This article is part of our The Z Files series.
In recent weeks, the notion of not drafting a player, but rather a roster spot has been discussed. Last time out, some hitters in a position to take advantage of this were discussed. Today, the focus will be on those delivering pitches for a living.
The topic of drafting roster spots first came up when revealing the flaws of valuation. Rich Hill and Domingo German, among others, are unduly penalized via conventional valuation. The fewer starts they are expected to make are lumped together with everyone. However, since they'll accrue fewer strikeouts and likely wins, along with having their ratios exert less of an effect, the projected earnings are less than similar hurlers expected to pitch the whole season. The key is, on a per-start basis, they're better than many starters ranked higher. The higher-ranked starters get more "value" from whiffs and wins, enough to overcome the drag on their ratios compared to better pitchers. As such, pitchers like Hill and German should be drafted ahead of their rank generated from sorting on expected earnings.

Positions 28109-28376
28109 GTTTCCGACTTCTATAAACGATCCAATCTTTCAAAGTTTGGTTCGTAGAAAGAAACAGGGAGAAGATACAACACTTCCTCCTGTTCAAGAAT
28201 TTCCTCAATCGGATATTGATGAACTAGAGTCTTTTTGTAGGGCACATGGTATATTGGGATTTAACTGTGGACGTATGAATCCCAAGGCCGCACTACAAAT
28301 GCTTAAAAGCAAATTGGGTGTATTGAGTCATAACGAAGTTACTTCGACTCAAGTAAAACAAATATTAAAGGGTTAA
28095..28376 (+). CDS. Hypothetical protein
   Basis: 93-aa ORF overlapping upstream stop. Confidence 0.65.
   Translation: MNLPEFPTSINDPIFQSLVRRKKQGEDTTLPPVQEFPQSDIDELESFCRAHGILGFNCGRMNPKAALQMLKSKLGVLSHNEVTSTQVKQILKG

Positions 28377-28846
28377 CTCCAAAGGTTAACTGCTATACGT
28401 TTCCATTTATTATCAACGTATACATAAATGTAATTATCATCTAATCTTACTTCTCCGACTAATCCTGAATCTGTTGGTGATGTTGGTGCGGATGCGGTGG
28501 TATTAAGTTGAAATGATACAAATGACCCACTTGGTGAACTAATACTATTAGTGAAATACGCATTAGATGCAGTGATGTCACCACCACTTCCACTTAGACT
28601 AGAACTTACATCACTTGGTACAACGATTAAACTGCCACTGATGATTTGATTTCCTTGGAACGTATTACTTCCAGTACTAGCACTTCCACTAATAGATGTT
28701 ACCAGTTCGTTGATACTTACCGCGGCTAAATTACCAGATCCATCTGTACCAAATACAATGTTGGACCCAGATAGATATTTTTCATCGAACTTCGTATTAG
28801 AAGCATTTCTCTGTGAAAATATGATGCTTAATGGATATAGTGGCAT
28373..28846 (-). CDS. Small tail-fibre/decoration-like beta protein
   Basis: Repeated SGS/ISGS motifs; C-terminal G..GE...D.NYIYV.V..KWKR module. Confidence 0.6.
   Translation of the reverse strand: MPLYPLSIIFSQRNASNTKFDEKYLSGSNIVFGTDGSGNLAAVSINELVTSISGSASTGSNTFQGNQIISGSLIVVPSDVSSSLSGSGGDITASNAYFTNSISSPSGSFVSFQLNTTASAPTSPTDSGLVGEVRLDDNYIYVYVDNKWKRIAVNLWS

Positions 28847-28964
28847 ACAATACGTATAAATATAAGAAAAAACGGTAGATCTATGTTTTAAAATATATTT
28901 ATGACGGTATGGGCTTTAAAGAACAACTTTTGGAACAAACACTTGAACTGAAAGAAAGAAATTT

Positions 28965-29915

In formats where streaming is viable, there's another class of pitchers unfairly penalized by forcing all their efforts into the little black box. Streaming pitching entails activating arms for favorable matchups, yet the undesirable contests get factored into rankings based on conventional valuation. Chalk this to another flaw with valuation, discussed a couple weeks ago.
Another shortcoming of conventional valuation with respect to streaming pitchers is unlike batters, pitchers can have two-start weeks, affecting